18 U.S.C. § 3184.[20] The court must hold a hearing to determine whether “the evidence [is] sufficient to sustain the charge under the provisions of the proper treaty or convention . . . .” Id. The court's inquiry is “confined to the following: whether a valid treaty exists; whether the crime charged is covered by the relevant treaty; and whether the evidence marshaled in support of the complaint for extradition is sufficient under the applicable standard of proof.” Cheung v. United States, 213 F.3d 82, 88 (2d Cir. 2000), citing Lo Duca v. United States, 93 F.3d 1100, 1103-04 (2d Cir.)(additional citation omitted), cert. denied, 519 U.S. 1007 (1996). If the Court finds the evidence sufficient, the Court “shall certify the same, together with a copy of all the testimony taken before him [or her], to the Secretary of State[.]” 18 U.S.C. § 3184. “At that point, the Secretary of State has final authority to extradite the fugitive, but is not required to do so.” Lo Duca, 93 F.3d at 1103; Cheung, 213 F.3d at 88 (after the Court completes its inquiry, the Court “shall certify” the extraditability of the fugitive to the Secretary of State, who “has sole discretion to weigh the political or other consequences of extradition and to determine finally whether to extradite the fugitive.”). However, the “Executive Branch retains plenary discretion to refuse extradition.” Lo Duca, 93 F.3d at 1103-04.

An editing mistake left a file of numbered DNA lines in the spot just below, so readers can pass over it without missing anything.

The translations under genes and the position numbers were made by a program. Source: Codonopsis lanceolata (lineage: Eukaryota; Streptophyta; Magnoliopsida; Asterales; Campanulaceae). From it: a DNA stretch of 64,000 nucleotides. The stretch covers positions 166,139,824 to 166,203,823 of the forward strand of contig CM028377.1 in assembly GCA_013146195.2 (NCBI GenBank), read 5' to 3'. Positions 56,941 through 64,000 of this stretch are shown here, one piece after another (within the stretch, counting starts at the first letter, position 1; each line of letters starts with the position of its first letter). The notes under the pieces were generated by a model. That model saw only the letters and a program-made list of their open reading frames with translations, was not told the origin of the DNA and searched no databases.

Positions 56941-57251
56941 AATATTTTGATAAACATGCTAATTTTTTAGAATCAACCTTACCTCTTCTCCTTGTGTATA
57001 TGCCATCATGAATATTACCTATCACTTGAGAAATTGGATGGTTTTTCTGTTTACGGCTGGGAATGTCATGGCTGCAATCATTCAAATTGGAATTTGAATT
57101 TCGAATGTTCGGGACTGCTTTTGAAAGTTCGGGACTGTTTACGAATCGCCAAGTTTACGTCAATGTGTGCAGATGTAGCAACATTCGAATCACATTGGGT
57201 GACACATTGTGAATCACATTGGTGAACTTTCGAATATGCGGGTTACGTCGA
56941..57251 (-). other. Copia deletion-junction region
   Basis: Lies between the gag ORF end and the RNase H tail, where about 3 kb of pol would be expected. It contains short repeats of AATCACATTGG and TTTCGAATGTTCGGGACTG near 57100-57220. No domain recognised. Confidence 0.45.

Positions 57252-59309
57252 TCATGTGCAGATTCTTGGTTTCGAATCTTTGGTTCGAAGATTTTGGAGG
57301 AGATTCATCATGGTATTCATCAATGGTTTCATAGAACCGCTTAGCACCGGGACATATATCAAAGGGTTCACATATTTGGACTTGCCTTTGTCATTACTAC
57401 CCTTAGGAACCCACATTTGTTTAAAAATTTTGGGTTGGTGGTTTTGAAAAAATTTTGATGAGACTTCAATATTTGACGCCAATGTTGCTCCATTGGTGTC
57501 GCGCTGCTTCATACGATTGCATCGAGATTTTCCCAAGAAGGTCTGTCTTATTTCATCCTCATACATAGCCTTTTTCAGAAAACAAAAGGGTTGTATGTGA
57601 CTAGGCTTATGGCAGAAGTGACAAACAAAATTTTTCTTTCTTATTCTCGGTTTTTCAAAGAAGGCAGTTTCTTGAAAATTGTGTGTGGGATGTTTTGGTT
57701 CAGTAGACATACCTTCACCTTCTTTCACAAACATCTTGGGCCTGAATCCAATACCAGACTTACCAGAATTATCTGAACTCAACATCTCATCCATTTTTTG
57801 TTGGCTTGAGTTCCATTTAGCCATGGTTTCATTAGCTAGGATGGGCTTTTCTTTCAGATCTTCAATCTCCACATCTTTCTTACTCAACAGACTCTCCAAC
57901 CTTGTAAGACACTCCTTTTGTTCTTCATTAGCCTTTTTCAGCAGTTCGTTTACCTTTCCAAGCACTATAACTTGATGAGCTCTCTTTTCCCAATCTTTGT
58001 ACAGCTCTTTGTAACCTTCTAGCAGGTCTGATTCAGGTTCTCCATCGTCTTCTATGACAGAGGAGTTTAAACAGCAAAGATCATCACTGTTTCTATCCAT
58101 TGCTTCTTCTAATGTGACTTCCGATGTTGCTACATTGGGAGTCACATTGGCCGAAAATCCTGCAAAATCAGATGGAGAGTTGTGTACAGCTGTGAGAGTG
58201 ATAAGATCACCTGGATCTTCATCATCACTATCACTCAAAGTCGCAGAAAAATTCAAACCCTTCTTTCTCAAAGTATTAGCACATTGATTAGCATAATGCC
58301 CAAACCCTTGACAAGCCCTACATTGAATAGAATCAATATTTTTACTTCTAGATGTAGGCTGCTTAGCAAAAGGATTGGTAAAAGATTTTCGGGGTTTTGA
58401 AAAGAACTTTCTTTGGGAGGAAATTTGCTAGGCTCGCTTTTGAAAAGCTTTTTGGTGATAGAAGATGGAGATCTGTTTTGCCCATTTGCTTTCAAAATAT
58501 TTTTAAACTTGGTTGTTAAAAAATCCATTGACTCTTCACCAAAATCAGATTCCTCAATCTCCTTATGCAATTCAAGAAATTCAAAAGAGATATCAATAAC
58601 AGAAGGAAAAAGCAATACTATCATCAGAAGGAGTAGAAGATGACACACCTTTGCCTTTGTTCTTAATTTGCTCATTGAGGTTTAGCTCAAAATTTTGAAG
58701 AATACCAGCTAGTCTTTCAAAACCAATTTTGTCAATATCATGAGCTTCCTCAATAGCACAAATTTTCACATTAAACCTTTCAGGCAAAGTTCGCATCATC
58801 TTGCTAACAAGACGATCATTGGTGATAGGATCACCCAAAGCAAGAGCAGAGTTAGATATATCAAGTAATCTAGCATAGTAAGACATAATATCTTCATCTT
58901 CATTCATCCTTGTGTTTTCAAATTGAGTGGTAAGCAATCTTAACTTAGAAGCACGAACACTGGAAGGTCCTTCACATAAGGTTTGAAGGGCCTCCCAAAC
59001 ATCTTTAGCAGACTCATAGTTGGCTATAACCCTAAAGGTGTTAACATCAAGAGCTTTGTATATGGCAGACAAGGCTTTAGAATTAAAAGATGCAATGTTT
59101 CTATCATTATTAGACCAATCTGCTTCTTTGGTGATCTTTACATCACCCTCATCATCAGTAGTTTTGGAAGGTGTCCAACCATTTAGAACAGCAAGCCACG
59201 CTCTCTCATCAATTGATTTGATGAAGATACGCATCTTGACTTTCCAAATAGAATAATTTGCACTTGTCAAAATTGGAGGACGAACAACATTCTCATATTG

“The function of the committing magistrate is to determine whether there is competent evidence to justify holding the accused to await trial, and not to determine whether the evidence is sufficient to justify a conviction.” Collins v. Loisel, 259 U.S. 309, 316 (1922)(multiple citations omitted). The extradition hearing is “essentially a preliminary examination to determine whether a case is made out which will justify the holding of the accused and [her] surrender to the demanding nation.” Ward v. Rutherford, 921 F.2d 286, 287 (D.C. Cir. 1990)(citation & internal quotations omitted), cert. dismissed sub nom. Ward v. Attride, 501 U.S. 1225 (1991). Accordingly, “extradition proceedings are not to be converted into a dress rehearsal trial[, ]” Jhirad v. Ferrandina, 536 F.2d 478, 484 (2d Cir.)(citation omitted), cert. denied, 429 U.S. 833, reh. denied, 429 U.S. 980 (1976), and it “is well to remember that [the fugitive's] ultimate culpability will not be determined in the United States.” Id.; see also id. at 482 (“Orders of extradition are sui generis. They embody no judgment on the guilt or innocence of the accused but serve only to insure that [the fugitive's] culpability will be determined in another and, in this instance, a foreign forum.”). “Thus, evidence of alibi or of facts contradicting the demanding country's proof or of a defense such as insanity may properly be excluded from the [Magistrate Judge's] hearing.” Shapiro v. Ferrandina, 478 F.2d 894, 901 (2d Cir.), citing Charlton v. Kelly, 229 U.S. 447, 456 (1913), cert. dismissed, 414 U.S. 884 (1973). Additionally, the defendant in an extradition proceeding “may not proffer evidence to contradict the showing of the requesting state. . . . Defendant's simple denials of responsibility as a matter of fact are therefore inadmissible in this proceeding.” In the Matter of the Extradition of Harold Glantz, No. 94 Crim. Misc. 1 P. 25, 1995 WL 495644, at *13 (S.D.N.Y. Aug. 21, 1995); see also Collins, 259 U.S. at 316 (evidence properly excluded related strictly to the defense, as the “function of the committing magistrate is to determine whether there is competent evidence to justify holding the accused to await trial, and not to determine whether the evidence is sufficient to justify a conviction[]”)(multiple citations omited). As the Second Circuit has “stressed . . ., ‘[w]hat is at issue in the proceeding . . . is not punishability but prosecutability.'” Skaftouros v. United States, 667 F.3d 144, 155 (2d Cir. 2011), quoting In re McMullen, 989 F.2d 603, 611 (2d Cir. 1993)(emphasis added).